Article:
Down on Trade
…PPI mild. Retail sales slip. Inventories tighten. China talks retaliation. Theranos fraud. Equifax insider busted. Ford recall Toys R Us closing. Groceries delivered. Happy Pi Day.
Financial Review by Sinclair Noe for 03-14-2018
DOW – 248 = 24,758
SPX – 15 = 2749
NAS – 14 = 7496
RUT – 7 = 1584
10 Y – .03 = 2.82%
OIL + .22 = 60.93
GOLD – 1.70 = 1325.20
Stocks started the session slightly higher, following some fairly benign economic reports. In afternoon trading, the Dow dropped more than 300 points. The Nasdaq wavered between positive and negative. The Nasdaq Composite Index returned to record levels earlier this week, erasing all the losses it suffered in a recent decline. On an inflation-adjusted basis, the Nasdaq’s recent peak allowed it to finally surpass 5,048, the record it touched at the top of the dot-com bubble in March 2000. It hit that milestone in late February and subsequently exceeded it, though it has since pulled back a bit. Adjusted for inflation, the Nasdaq is only 2.0% above the peak in 2000. That comes out to a whopping annualized return of 0.10% over the past 18 years. Something to consider when you are trying to figure out if tech is facing another bubble. So far this year, the Nasdaq has been by far the best performer of the major indexes. It is up 8.5% (not on an inflation-adjusted basis) compared with the 2.8% rise of the S&P 500. The Dow Jones Industrial Average is up about 0.1%.
A busy day for economic data. First, the Producer Price Index (PPI), also known as the “other shoe dropping” from yesterday’s Consumer Price Index (CPI), followed by Retail Sales for the month of February. Results were mixed, but neither was out of range.
Yesterday’s CPI report showed inflation at the retail level was up last month, but the modest increase was expected. Today’s Producer Price Index, or inflation at the wholesale level, was higher than expectations. Wholesale prices rose a mild 0.2% in February. The 12-month rate of wholesale inflation edged up to 2.8%. Wholesale inflation rose a stronger 0.4% in February if the volatile categories of energy, food and trade margins are stripped out. The cost of services such as lodging, passenger flights and telecommunications rose in February to account for most of the increase in PPI. The wholesale price of services rose 0.3%. Prices of wholesale goods fell 0.1%, however. The cost of energy and food both declined.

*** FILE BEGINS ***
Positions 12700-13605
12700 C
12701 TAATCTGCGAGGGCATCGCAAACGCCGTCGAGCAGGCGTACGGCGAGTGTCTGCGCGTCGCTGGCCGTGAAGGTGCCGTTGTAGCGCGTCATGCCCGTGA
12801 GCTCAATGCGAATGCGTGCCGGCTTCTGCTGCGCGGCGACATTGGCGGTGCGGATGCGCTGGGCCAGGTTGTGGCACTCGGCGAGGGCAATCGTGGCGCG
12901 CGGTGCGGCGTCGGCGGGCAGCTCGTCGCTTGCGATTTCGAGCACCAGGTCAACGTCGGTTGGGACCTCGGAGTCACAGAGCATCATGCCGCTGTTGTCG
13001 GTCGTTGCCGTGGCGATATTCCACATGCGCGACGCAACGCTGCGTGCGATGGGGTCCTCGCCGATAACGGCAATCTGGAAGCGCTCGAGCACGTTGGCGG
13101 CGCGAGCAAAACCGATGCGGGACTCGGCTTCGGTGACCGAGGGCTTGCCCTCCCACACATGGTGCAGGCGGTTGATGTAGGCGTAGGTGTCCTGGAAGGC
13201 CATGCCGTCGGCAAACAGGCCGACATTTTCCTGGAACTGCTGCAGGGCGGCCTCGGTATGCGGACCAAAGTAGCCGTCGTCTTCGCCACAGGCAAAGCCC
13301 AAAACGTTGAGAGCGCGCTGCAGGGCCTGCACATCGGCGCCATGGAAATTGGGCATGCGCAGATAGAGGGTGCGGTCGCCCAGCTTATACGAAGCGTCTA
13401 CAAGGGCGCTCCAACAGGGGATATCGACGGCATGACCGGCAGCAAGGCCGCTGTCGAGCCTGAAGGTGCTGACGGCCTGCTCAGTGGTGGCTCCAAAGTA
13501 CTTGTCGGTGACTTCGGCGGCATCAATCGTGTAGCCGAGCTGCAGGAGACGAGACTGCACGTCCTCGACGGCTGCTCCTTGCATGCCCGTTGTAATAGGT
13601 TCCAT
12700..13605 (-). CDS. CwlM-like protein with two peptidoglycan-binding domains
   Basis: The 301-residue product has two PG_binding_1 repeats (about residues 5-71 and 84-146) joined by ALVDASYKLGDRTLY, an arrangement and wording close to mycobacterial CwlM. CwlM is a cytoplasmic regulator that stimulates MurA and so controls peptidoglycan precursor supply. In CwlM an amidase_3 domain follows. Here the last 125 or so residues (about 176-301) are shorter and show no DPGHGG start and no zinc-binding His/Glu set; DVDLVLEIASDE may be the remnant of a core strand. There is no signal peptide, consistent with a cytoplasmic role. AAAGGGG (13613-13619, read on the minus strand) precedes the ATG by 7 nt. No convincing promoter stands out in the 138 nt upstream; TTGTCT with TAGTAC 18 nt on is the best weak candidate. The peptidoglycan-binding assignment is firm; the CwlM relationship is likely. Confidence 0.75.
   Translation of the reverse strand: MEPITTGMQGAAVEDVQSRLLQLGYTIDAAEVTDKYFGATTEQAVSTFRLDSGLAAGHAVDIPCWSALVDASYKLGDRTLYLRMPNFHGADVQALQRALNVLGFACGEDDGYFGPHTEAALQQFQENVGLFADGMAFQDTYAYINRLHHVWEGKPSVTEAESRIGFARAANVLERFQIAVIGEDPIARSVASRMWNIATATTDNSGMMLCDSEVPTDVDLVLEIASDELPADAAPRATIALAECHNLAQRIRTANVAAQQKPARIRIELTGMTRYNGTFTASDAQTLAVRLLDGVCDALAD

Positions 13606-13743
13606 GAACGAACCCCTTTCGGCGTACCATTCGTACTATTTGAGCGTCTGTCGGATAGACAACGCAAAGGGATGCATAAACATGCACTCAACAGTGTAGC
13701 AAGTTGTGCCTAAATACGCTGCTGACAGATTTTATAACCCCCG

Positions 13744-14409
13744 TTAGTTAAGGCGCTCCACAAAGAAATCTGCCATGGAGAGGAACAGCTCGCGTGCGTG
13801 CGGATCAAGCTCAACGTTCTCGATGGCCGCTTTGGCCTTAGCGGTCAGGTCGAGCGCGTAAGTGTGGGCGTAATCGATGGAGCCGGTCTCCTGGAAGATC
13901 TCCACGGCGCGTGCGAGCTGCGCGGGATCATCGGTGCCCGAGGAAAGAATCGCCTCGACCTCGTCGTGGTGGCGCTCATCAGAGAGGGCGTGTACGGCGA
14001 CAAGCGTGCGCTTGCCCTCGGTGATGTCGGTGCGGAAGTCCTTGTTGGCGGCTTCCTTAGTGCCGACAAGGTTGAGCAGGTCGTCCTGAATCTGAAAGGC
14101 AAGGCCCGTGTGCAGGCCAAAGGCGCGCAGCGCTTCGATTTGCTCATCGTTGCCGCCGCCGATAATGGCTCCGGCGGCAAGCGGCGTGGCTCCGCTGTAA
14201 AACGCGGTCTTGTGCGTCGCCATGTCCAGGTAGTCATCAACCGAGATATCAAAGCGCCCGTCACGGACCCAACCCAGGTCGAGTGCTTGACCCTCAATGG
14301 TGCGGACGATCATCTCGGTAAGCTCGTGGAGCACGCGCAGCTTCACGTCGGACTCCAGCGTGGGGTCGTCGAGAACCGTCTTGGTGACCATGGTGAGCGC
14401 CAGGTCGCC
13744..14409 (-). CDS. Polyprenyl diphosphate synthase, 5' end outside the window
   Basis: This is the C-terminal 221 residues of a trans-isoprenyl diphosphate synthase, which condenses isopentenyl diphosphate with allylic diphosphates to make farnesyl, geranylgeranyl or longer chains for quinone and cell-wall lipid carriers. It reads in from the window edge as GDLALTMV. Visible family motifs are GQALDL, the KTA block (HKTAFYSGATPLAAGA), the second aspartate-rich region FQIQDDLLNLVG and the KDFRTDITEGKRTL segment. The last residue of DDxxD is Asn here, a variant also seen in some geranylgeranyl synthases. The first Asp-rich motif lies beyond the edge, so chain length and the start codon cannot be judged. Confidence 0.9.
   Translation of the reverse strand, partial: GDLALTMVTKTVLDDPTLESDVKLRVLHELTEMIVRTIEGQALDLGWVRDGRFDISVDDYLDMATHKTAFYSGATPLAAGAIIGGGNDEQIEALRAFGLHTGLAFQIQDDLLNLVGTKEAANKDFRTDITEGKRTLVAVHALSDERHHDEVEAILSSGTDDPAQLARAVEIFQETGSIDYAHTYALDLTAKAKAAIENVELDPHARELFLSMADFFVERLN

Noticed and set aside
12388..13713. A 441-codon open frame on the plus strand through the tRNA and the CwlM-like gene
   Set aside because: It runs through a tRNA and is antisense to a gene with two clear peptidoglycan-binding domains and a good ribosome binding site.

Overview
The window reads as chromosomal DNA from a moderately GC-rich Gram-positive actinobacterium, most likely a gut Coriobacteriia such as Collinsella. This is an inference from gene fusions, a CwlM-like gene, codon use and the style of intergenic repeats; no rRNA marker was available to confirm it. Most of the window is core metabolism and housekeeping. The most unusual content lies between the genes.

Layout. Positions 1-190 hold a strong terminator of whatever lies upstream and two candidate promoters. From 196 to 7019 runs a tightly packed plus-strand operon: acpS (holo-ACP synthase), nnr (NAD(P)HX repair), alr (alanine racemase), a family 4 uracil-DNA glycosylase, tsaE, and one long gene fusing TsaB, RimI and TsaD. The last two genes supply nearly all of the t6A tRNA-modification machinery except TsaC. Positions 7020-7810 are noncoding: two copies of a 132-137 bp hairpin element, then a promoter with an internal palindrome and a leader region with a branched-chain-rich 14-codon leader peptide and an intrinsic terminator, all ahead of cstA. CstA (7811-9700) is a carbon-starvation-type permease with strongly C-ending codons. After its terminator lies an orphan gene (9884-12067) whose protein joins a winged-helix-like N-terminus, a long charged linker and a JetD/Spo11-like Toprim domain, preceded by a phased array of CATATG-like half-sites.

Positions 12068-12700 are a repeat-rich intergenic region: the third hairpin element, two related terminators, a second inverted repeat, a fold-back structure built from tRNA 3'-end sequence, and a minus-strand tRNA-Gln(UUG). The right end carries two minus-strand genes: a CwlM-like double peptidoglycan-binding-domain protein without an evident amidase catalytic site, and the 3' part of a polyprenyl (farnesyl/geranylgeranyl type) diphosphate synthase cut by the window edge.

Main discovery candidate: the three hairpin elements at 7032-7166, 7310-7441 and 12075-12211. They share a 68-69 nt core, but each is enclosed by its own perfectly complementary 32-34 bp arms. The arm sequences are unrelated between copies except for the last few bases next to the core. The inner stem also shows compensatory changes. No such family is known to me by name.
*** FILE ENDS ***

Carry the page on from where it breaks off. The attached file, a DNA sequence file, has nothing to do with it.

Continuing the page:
Retail Sales missed the mark — pretty widely, at that — when it posted a negative 0.1% versus a +0.3% expected. January’s headline number was revised to -0.1% as well. Ex-autos, this retail figure improves to +0.3%, suggesting the sales miss is relatively contained from last month.
Business inventories in the U.S. rose 0.6% in January. Inventories in December were also revised up to a 0.6% gain from the prior estimate of 0.4%. Sales fell 0.2% in the month after a 0.5% gain in December. The rise in inventories and the drop in sales brought up the ratio of inventories to sales to 1.34 in January from 1.33 in the prior month. That’s how many months it would take to sell all the inventory on hand.
So, the bigger picture – retail sales are mild, business inventories are tight; we are seeing some signs of inflation, but still historically low and no big jumps in prices. Carry on.
A spokesperson for China’s National People’s Congress threatened to retaliate to Trump’s proposed new tariffs on steel and aluminum. China doesn’t want a trade war, the politician said, but it will respond in kind if Trump’s tariffs harm it economically. Meanwhile, Trump is seeking tariffs on $60 billion worth of Chinese imports, particularly technology and telecommunication products. A source speaking on the condition of anonymity told Reuters that the tariffs could be imposed on more than 100 products as punishment for the alleged theft of American intellectual property. A senior Trump administration official told Reuters these steep tariffs against China are likely “in the very near future.” One company particularly susceptible to Chinese retaliation is Boeing. About a quarter of Boeing’s jetliners went to China last year, and analysts estimate that Chinese orders could account for up to a fifth of its backlog. China does not manufacture its own aircraft, but they do not have to rely on Boeing. The past year and a half has indeed been good to Boeing. Its share price went up by 90 percent in 2017, making it the best performer in the Dow Jones industrial average. It has performed spectacularly so far this year. Not today – Boeing shares dropped 2.5%. The shares have now dropped $24.26, or 6.8%, so far this week, headed for the worst weekly losses in 2 years. Shares are down 9.4% from a record high, which coincided with the announcement of steel and aluminum tariffs.